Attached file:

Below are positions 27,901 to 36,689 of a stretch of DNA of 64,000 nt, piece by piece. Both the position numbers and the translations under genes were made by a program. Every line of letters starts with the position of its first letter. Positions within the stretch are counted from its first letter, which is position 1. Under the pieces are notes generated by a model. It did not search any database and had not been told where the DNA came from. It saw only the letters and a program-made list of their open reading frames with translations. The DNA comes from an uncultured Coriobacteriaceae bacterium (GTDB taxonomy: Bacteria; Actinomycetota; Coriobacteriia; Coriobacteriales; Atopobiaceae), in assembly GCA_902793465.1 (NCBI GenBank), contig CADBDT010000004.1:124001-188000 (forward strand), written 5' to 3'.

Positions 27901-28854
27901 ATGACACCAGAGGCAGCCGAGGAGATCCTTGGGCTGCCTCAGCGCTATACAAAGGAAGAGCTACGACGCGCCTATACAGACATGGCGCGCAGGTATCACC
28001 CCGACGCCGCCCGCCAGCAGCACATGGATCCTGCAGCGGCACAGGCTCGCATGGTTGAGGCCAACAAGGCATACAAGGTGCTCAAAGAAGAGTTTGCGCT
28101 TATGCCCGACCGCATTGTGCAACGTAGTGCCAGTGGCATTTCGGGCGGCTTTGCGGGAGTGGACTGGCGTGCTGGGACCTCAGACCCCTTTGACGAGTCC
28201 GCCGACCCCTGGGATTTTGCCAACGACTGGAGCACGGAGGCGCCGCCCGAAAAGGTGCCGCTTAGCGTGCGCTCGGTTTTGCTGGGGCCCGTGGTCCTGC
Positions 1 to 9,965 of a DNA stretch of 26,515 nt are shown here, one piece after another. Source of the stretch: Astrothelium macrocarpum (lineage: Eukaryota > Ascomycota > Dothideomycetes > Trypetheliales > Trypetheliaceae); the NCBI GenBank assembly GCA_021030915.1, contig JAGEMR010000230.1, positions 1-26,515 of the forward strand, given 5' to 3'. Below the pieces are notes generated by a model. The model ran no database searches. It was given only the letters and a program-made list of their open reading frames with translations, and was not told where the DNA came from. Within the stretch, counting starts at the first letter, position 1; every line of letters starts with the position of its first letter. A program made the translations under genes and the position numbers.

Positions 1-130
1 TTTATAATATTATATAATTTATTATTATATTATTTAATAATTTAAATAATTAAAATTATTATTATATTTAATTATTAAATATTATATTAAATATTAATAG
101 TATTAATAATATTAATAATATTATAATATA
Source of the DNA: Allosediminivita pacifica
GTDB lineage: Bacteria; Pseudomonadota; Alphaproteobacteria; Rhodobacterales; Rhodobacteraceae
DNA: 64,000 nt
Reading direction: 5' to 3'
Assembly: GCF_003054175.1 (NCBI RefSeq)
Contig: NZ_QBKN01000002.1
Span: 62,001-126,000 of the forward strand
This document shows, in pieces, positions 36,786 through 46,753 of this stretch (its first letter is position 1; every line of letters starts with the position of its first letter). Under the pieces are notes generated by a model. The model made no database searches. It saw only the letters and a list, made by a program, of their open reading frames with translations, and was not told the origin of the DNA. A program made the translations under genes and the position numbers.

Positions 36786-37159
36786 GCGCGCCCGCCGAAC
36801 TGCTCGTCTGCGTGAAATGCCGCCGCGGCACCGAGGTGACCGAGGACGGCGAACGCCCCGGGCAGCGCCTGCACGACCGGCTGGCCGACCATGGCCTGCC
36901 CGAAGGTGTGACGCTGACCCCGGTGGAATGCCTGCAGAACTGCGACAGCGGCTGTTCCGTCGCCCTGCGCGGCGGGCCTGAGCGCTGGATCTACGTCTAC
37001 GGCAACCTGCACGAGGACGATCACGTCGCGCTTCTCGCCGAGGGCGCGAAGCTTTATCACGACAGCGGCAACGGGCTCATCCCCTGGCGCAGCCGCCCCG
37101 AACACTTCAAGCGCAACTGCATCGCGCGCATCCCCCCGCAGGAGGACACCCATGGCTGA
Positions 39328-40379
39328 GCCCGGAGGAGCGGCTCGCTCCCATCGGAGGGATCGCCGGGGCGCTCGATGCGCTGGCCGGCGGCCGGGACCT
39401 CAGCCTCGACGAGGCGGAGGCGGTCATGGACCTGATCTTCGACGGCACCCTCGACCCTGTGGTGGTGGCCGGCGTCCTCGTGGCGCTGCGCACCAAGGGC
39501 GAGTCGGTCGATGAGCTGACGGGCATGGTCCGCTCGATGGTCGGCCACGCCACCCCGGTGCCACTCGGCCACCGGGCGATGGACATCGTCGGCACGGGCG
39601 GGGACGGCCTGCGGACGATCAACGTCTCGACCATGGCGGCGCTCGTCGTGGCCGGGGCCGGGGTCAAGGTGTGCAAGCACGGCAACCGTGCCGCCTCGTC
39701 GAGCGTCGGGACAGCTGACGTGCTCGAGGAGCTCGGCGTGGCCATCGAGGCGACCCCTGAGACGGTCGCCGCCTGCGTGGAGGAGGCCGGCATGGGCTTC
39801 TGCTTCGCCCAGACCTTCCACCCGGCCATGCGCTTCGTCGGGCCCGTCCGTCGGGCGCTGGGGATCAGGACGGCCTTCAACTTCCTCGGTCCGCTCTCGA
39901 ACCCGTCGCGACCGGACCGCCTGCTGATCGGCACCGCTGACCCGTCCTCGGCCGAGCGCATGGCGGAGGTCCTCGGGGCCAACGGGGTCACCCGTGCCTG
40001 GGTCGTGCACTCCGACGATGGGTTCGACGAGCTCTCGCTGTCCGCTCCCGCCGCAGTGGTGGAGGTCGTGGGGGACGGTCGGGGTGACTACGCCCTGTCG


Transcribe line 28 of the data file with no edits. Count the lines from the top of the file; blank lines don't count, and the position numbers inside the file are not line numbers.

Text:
39501 GAGTCGGTCGATGAGCTGACGGGCATGGTCCGCTCGATGGTCGGCCACGCCACCCCGGTGCCACTCGGCCACCGGGCGATGGACATCGTCGGCACGGGCG